The CIA has admitted that Area 51 is real.
The CIA has responded to a FOIA request and acknowledged the existence and location of Area 51 in the deserts of Nevada, and stated that the base was used to test the famed U-2 spy plane.
The revelation is the latest in a line of alleged "big stories" that only confirm what most intelligent researchers already knew. Much like Snowden's alleged big news that the NSA does exactly what conspiracy researchers have been telling the world that it does for years, now the CIA admits that the "secret" base that's appeared in countless movies, cartoons, and other popular media is actually real. A few media outlets tried to flog the story for all it was worth and make it sound like something important had happened, but, like the NSA snooping, the conspiracy/paranormal/UFO community just shrugged their shoulders at the non-story. NBC even dug up Bob Lazar for a comment, who summed it up nicely with, "Tell us something we don't know." You'll remember that Bob Lazar claimed to have worked at Area 51/Groom Lake/Dreamland/S4 in the 80s reverse engineering downed alien craft.
Many mysteries still abound about Area 51, however. The first one that popped in to my mind was the curiousness of it being the CIA who finally spilled the beans. Everyone knows that the US Air Force runs Area 51, not the CIA:
In fact, the only actual piece of hard news in the entire story is the connection between Area 51 and the U-2.
Francis Gary Powers' flight and crash in the Soviet Union on May 1, 1960 is a pivotal moment in world history that is given little attention these days. It was the spark that heated up the Cold War after sidelining a proposed summit between Eisenhower and Khrushchev; a summit that was to have likely included a limited nuclear test ban treaty and paved the way for future accords. After Powers' crash -- on May Day of all days -- the summit would never materialize and hostilities would continue for decades more.
Even less well known are some of the bizarre particulars of that event. Several, including Powers himself, believed that there was more to the story. This is the point where the U-2 and the Kennedy assassination, two of the most important events of the 20th century, intersect.
Lee Harvey Oswald arrived in Moscow on October 16, 1959 on a one-week visa and immediately informed his tourist liaison -- in his his self-taught, but reportedly exceptional Russian -- that he wanted to defect. The story of how Oswald actually got to stay in Russia is an odd and involved tale I'll save for another time, but he was allowed to remain in the USSR until 1962. One important aspect of Oswald's pseudo-defection was the fact that he told both US and Soviet officials that his status as a former Marine had made him privy to certain sensitive information he wished to share with his communist brethren.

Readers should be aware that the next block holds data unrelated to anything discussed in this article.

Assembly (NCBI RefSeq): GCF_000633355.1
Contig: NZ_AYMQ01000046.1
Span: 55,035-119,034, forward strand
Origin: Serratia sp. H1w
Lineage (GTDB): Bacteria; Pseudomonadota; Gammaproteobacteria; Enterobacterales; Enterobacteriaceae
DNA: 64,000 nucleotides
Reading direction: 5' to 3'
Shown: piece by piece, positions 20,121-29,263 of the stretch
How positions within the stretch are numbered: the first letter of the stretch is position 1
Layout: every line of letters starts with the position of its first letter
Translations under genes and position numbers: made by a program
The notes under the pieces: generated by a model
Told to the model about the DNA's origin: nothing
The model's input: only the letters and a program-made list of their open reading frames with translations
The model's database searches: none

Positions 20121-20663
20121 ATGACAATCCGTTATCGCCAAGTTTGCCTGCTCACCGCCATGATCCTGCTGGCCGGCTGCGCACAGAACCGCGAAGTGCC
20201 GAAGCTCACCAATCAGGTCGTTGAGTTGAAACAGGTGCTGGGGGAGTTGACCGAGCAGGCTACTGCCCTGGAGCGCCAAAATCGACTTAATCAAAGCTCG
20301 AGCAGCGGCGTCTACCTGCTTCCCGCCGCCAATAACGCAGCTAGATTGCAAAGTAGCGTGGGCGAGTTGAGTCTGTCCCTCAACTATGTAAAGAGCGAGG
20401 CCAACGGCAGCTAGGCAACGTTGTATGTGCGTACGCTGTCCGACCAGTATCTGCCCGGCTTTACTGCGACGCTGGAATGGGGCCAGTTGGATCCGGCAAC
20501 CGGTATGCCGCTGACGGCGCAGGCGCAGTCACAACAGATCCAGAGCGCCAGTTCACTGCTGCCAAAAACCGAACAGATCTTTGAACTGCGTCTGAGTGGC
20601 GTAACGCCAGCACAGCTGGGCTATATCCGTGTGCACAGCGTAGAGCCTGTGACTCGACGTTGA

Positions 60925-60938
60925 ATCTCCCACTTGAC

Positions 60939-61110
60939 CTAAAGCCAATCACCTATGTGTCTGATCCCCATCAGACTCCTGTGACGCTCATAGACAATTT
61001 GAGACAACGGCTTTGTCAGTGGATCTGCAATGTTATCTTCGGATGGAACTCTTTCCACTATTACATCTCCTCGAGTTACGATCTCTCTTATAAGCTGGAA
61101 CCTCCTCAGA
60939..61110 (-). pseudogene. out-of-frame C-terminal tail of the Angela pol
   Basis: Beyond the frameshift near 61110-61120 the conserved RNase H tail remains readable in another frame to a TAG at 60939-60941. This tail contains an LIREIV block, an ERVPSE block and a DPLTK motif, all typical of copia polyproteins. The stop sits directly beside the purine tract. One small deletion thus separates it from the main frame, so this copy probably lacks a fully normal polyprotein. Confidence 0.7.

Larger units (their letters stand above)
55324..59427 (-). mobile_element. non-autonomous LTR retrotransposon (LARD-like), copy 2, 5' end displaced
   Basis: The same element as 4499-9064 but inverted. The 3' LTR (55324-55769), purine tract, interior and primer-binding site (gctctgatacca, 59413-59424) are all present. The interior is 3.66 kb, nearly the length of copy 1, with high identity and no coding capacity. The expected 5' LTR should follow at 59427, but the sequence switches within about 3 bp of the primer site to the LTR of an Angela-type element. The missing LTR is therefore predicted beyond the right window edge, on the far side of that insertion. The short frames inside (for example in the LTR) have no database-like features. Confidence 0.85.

Oswald never rose above the rank of Private, First Class in his three-year stint in the Marines. What sensitive information could a PFC with reported disciplinary problems have that would have been of use to the Soviets? A lot, truth be told. Oswald was trained as a radar operator at the Naval Air Facility in Atsugi, Japan. Coincidentally, Atsugi was the home base of Area 51's pride and joy, the U-2 spy plane. As a radar technician -- and, reportedly, a good one -- Oswald would have likely been involved with tracking the U-2 test flights in Atsugi and therefore would have known how to track the U-2 on radar. The likelihood that Oswald contributed to the downing of the U-2 was strong enough that Powers mentioned it in his autobiography.
For some theorists, this is more than just a coincidence. There is a good deal of evidence that Oswald was working with US intelligence while in the Soviet Union, thus putting a different spin on the entire incident. If Oswald was a double-agent, it would mean the U-2 was intentionally downed in order to sabotage any hopes of reaching a peaceful solution to the Cold War. Was this the first major act of the "Military-Industrial Complex" that Eisenhower would warn us against just a few months later? The U-2 was a major setback for peace, but a huge boon to the military and military contractors...much like the windfall they'd receive when LBJ escalated the Vietnam conflict just days after Kennedy's death.